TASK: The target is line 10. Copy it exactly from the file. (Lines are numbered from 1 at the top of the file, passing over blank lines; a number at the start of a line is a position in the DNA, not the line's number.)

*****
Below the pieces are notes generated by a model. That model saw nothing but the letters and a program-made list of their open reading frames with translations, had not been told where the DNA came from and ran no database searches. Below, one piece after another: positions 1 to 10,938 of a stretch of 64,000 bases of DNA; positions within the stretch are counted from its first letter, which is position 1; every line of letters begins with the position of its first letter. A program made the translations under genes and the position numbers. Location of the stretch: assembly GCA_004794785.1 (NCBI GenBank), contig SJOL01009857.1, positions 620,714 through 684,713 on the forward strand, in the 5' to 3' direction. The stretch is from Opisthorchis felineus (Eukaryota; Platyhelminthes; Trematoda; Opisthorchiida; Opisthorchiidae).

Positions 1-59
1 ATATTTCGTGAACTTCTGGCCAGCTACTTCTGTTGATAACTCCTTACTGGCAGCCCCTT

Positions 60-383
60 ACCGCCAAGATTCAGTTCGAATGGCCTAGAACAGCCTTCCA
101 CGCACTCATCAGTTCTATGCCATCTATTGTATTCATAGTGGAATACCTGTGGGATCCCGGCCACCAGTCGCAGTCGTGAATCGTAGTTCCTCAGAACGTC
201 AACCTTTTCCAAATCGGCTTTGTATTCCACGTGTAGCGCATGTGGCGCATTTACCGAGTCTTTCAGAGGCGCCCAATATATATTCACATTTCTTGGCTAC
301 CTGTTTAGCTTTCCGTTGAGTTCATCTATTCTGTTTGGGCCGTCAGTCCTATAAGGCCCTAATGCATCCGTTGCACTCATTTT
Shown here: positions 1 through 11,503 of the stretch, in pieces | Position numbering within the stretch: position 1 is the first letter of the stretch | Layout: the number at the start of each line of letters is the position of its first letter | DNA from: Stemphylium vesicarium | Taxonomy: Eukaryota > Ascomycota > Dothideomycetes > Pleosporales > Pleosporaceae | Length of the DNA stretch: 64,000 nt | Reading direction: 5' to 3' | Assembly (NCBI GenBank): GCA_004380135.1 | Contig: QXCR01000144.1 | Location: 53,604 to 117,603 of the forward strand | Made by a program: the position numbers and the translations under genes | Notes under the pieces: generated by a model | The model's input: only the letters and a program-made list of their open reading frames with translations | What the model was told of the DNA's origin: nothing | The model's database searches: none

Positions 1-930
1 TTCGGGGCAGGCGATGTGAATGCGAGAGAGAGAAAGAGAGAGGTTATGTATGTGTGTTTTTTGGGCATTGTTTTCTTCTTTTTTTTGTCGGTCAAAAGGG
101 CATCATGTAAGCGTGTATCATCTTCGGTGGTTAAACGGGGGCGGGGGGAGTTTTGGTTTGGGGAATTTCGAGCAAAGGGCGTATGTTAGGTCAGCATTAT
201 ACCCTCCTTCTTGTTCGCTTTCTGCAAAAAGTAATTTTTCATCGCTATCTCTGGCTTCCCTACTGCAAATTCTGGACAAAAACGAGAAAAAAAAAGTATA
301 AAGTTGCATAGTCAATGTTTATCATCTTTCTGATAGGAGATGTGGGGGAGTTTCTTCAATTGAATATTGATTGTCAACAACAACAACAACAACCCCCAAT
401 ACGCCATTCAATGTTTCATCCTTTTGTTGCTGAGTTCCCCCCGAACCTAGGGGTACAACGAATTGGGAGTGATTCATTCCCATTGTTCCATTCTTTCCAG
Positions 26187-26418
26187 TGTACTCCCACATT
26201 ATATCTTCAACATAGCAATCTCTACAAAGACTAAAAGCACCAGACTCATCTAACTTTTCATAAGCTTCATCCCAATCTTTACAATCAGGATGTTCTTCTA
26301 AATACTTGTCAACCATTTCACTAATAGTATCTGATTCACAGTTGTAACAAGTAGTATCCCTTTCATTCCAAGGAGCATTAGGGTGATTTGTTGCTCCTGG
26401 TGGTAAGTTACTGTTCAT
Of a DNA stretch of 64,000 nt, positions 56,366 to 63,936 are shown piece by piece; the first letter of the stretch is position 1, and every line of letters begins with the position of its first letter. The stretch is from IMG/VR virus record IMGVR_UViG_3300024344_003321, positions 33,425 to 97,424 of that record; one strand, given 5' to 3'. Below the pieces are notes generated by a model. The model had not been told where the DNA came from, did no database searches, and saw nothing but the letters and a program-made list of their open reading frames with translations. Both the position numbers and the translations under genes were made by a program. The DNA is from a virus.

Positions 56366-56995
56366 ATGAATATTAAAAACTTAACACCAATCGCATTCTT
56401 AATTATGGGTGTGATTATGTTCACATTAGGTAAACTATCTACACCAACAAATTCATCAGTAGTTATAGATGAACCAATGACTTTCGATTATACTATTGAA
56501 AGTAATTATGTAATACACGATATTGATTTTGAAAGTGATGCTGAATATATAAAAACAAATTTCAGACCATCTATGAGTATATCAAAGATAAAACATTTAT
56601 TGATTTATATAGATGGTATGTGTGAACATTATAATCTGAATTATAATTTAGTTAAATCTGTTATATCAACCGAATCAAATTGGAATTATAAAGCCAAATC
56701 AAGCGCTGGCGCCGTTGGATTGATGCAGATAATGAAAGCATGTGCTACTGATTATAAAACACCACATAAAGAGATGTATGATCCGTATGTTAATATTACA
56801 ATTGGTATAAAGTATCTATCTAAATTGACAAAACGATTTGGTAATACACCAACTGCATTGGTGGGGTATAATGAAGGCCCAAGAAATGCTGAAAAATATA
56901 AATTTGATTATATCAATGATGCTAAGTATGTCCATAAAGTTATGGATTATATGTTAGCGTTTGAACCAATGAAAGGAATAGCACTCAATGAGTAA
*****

Positions 1-930